“I have a lot of regrets, but I’m not going to think of them as regrets,” once remarked Debbie Harry. We seem to live in a strongly self-affirming culture that balks at regret. “No regrets! Woohoo,” is the motto of many, yet, most of us have regrets. While I certainly lean toward the idea of classifying regrets as lessons, sometimes it just feels good to actually regret something. When you are able to embrace the regret, you become accountable and the lesson feels all the more credible.
Although we are often encouraged to hop on the no-regrets bandwagon, it looks like a lot of us continue to have our fair share of regrets lurking around. Recently, researchers at Northwestern University and the University of Illinois at Urbana-Champaign surveyed 370 adults in the United States by telephone. They asked participants to recount one memorable regret–to describe what it was, how it happened, and if the regret was the because of something they did or didn’t do.
As reported in The New York Times, the results of the data show that the most common regret involved romance, with nearly one in five respondents telling a story of a missed love connection. The second most common regret involved family issues, with 16 percent of respondents expressing regret about a family squabble or having been unkind to a sibling as a child.
The study, to be published in the journal Social Psychological & Personality Science, showed the other top regrets involved education, career, money issues, parenting mistakes and health regrets.
“People did mention high school romances, the things that got away from them,’’ said Neal J. Roese, a psychologist and professor of marketing at the Kellogg School of Management at Northwestern. “Some people said they should have studied something different in college, taken a different career path or followed their passions. Other people said they wished they’d worked less to spend time with children, a parenting regret we heard with some frequency.’’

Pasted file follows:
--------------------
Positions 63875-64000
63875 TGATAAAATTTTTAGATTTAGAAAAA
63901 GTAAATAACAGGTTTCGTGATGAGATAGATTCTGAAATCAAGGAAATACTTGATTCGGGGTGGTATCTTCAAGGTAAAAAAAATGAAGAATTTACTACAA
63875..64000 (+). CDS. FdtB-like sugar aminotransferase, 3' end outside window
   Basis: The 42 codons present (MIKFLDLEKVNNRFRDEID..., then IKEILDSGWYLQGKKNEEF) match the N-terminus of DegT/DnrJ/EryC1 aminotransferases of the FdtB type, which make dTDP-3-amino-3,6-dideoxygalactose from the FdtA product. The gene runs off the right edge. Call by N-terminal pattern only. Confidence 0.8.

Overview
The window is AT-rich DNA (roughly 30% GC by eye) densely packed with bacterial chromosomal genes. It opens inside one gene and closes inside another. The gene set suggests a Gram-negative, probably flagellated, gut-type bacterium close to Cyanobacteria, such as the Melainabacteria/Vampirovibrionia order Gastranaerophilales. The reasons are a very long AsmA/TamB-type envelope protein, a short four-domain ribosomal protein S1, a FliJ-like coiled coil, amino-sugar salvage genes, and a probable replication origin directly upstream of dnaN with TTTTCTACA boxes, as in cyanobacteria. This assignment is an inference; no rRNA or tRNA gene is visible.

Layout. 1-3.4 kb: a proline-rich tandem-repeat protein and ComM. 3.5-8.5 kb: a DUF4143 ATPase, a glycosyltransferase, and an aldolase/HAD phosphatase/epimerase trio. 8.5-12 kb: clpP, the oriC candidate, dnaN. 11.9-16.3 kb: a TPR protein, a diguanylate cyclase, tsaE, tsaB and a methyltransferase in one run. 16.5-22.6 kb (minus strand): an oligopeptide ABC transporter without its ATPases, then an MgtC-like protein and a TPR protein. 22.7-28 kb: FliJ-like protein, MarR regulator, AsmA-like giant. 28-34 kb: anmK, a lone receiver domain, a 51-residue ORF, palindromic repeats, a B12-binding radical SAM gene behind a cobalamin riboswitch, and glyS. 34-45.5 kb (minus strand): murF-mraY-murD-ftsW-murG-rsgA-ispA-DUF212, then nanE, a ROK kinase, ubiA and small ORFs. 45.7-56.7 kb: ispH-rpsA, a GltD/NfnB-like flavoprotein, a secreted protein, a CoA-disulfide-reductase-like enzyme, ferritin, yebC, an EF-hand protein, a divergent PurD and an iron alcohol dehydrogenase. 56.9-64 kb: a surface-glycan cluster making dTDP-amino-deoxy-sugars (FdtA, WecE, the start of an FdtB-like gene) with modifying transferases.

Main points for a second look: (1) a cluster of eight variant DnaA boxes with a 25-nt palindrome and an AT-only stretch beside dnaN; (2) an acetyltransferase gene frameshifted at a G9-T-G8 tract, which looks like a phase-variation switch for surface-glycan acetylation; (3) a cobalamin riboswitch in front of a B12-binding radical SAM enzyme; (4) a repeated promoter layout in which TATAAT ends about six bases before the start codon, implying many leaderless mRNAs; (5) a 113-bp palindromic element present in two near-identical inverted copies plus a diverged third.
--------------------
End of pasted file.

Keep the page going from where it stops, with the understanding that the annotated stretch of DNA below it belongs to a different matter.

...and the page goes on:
Making this study unique in comparison to prior ones on regret is that the new study included participants in a broad range of ages (from 19 to 103) and socioeconomic backgrounds. The results showed that any number of specifics (gender, age and education level) influence the types of regrets people feel. An interesting summary finds that there is no consistent pattern for regret: As many respondents expressed regret for something they had done as those who felt regret for something they had not done.
The Times notes that women were far more likely to have romantic regrets, with 44 percent fretting about a lost love, while just 19 percent of men still had relationship regrets. People who were not in a relationship were the most likely to cite a romantic regret. Regrets tended to follow traditional gender roles, with women expressing more regrets about relationships and family issues, whereas men tended to focus on issues involving education, career and money. One in three men had regrets about work and career, compared with one in four women with similar regrets.
Dr. Roese says that regret can be damaging to mental health when a person fixates or ruminates on the missed opportunity. However, regret, although painful, has the potential to refocus attention and improve decision making.
“There are ways regret feels bad, but on average, regret is a helpful emotion,” said Dr. Roese. “The most helpful way to experience regret is to feel it deeply, get over it quickly and move on and use it to push you to new behaviors that are going to be helpful.’’
What’s your biggest regret? Or are you a member of the no-regrets family? Share in the comments. (You won’t regret it.)